This idiomatic phrase relates to one who does not understand or appreciate a larger situation, or problem because they are considering only a few parts of it. If you can’t see the forest for the trees, you are too focused on small details or parts and so you are missing something more important; you fail to understand the situation as a whole: You are missing the big picture. Considering the trees as individual issues one could have on their shelf, and the forest as the collection of issues and questions, as Mormons, we’re used to dismissing that there is a forest and even that there are trees. We are encouraged to shelve our questions in hopes that they will be resolved at some future date by having more information available due to increased maturity or revelation. The problem with putting issues on a shelf and trying to carry on is that eventually, the shelf becomes overloaded and breaks. This is because we’ve been ignoring the forest and in many instances the trees too. There are issues and the church doesn’t want members to give the issues attention. They encourage us to doubt our doubts.
Can’t See the Forest for the Trees
Can’t see the forest for the trees
The exact origin of the phrase “can’t see the forest for the trees” is unknown, but it is believed to have originated in Europe, possibly in Germany or the Netherlands. The earliest known usage of a similar phrase was in a 1546 book called “Proverbs, Epigrams, and Miscellanies” by English author John Heywood, who wrote, “Ye can not see the wood for trees.” The phrase gained popularity over time and has been used in various forms and translations in many languages, including French, Spanish, and Italian. It is often used to describe situations where people become so focused on small details or individual problems that they lose sight of the larger context or picture.
Today, the phrase is a common idiom in English and is used in a variety of contexts to describe situations where people become too narrowly focused on individual aspects and forget to consider the broader perspective. It is a self-explanatory illustrative phrase: imagine you’re walking through a big forest and looking at each tree one by one. You examine each tree and appreciate every little detail. In focusing so much on each tree, you forget to look up (or zoom out) and see how massive and beautiful the whole forest is. We can zoom in on individual trees, but let’s not forget to see the whole forest as well.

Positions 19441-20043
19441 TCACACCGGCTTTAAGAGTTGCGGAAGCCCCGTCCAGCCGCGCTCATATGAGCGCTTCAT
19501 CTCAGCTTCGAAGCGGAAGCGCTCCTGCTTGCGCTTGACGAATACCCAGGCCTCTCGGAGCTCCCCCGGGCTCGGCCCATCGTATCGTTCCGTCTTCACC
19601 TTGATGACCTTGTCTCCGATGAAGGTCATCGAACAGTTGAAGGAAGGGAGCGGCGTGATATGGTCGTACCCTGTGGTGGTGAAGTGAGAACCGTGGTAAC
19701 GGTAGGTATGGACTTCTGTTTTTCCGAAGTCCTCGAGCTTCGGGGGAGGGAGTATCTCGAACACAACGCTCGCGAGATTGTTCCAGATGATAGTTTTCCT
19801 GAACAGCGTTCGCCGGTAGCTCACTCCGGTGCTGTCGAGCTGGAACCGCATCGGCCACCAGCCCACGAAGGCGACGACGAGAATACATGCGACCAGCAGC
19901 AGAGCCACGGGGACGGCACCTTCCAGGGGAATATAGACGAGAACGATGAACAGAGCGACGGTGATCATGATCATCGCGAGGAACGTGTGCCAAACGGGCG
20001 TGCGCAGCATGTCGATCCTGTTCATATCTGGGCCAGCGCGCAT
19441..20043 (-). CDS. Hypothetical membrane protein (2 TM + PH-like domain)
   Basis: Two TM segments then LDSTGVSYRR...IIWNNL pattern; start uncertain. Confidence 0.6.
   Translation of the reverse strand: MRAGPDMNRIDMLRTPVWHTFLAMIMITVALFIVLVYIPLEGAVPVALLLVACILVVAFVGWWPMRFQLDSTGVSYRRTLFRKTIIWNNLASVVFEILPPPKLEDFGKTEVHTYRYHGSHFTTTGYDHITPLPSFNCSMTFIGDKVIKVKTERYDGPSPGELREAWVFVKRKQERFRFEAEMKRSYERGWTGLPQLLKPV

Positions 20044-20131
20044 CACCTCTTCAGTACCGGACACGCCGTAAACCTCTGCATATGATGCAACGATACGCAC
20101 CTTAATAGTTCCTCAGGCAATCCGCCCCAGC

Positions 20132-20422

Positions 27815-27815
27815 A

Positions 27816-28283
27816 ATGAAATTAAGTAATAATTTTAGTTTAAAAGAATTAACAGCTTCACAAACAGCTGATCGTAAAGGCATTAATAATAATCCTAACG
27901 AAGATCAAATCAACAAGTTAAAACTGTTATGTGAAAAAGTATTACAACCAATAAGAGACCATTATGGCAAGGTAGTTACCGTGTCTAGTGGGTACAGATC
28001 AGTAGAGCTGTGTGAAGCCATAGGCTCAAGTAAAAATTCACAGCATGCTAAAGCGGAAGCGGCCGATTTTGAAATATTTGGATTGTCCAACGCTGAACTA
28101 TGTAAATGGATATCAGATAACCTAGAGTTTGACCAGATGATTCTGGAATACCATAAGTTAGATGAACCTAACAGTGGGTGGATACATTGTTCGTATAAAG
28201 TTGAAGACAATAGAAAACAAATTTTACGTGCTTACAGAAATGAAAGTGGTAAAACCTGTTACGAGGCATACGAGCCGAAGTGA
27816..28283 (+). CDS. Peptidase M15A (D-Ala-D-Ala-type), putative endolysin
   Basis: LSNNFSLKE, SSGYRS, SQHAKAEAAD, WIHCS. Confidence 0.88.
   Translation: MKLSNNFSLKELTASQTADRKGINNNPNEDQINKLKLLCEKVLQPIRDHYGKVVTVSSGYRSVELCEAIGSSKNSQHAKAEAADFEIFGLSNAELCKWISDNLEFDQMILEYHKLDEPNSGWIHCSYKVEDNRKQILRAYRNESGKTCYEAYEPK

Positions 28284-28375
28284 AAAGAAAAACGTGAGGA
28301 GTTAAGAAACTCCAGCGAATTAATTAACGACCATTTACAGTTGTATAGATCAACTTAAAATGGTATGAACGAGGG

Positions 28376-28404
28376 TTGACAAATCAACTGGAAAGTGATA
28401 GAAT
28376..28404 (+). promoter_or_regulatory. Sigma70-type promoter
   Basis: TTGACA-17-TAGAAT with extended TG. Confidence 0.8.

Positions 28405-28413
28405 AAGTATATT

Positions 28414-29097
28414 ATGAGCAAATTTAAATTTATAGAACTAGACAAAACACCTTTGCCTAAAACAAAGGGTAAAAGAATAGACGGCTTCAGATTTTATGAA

This can relate to someone going through a faith transition or deconstructing their faith in God. On one hand, we might focus so much on individual beliefs or doctrines that we disagree with, and end up forgetting about the big picture of their relationship with God or the positive aspects of faith. But on the other hand, when someone becomes an unbeliever, they have typically gone through a process of examining their beliefs by questioning each of them. In this process, they may have come to the realization that their previous beliefs were based on individual details, such as religious doctrines or experiences, without considering the larger picture of their beliefs and worldview.
By “seeing the forest for the trees,” an ex-Mormon steps back and takes a broader view of the world and his/her place in it. They may see that their previous beliefs were narrow and limited and that there are many different perspectives and ways of understanding the world that do not require a belief in the church or sometimes even in God. It is the process of stepping back and taking a broader view of one’s beliefs and worldview. Sometimes stepping back like this makes us realize that it’s not what we were taught it was. The “shelf” may break in this case and leave us feeling lost, betrayed, and even groundlessness. This feeling and spinning can last a while, but it is comforting to know that things do get better. While not everyone has the same experience or reasoning behind their faith journey, each person’s journey is unique and valid.